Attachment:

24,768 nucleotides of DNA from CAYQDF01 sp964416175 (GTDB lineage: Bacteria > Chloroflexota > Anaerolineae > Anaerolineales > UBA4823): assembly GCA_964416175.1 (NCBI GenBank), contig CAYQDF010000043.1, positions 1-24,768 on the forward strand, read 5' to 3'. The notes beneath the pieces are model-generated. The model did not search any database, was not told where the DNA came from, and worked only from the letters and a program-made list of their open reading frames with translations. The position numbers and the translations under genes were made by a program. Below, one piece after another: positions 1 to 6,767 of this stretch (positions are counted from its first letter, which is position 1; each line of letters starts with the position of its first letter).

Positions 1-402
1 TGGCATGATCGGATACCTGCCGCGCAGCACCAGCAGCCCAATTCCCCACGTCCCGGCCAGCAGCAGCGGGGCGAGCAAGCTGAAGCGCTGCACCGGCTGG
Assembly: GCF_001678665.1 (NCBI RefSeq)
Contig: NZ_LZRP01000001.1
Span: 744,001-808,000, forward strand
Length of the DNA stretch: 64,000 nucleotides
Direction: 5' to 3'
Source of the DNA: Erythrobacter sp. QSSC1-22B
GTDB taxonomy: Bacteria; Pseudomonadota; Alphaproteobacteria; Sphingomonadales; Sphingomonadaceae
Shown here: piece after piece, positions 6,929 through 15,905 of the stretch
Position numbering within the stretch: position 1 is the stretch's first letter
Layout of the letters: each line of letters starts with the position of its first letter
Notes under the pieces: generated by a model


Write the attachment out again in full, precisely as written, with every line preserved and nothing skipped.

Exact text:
24,768 nucleotides of DNA from CAYQDF01 sp964416175 (GTDB lineage: Bacteria > Chloroflexota > Anaerolineae > Anaerolineales > UBA4823): assembly GCA_964416175.1 (NCBI GenBank), contig CAYQDF010000043.1, positions 1-24,768 on the forward strand, read 5' to 3'. The notes beneath the pieces are model-generated. The model did not search any database, was not told where the DNA came from, and worked only from the letters and a program-made list of their open reading frames with translations. The position numbers and the translations under genes were made by a program. Below, one piece after another: positions 1 to 6,767 of this stretch (positions are counted from its first letter, which is position 1; each line of letters starts with the position of its first letter).

Positions 1-402
1 TGGCATGATCGGATACCTGCCGCGCAGCACCAGCAGCCCAATTCCCCACGTCCCGGCCAGCAGCAGCGGGGCGAGCAAGCTGAAGCGCTGCACCGGCTGG
Assembly: GCF_001678665.1 (NCBI RefSeq)
Contig: NZ_LZRP01000001.1
Span: 744,001-808,000, forward strand
Length of the DNA stretch: 64,000 nucleotides
Direction: 5' to 3'
Source of the DNA: Erythrobacter sp. QSSC1-22B
GTDB taxonomy: Bacteria; Pseudomonadota; Alphaproteobacteria; Sphingomonadales; Sphingomonadaceae
Shown here: piece after piece, positions 6,929 through 15,905 of the stretch
Position numbering within the stretch: position 1 is the stretch's first letter
Layout of the letters: each line of letters starts with the position of its first letter
Notes under the pieces: generated by a model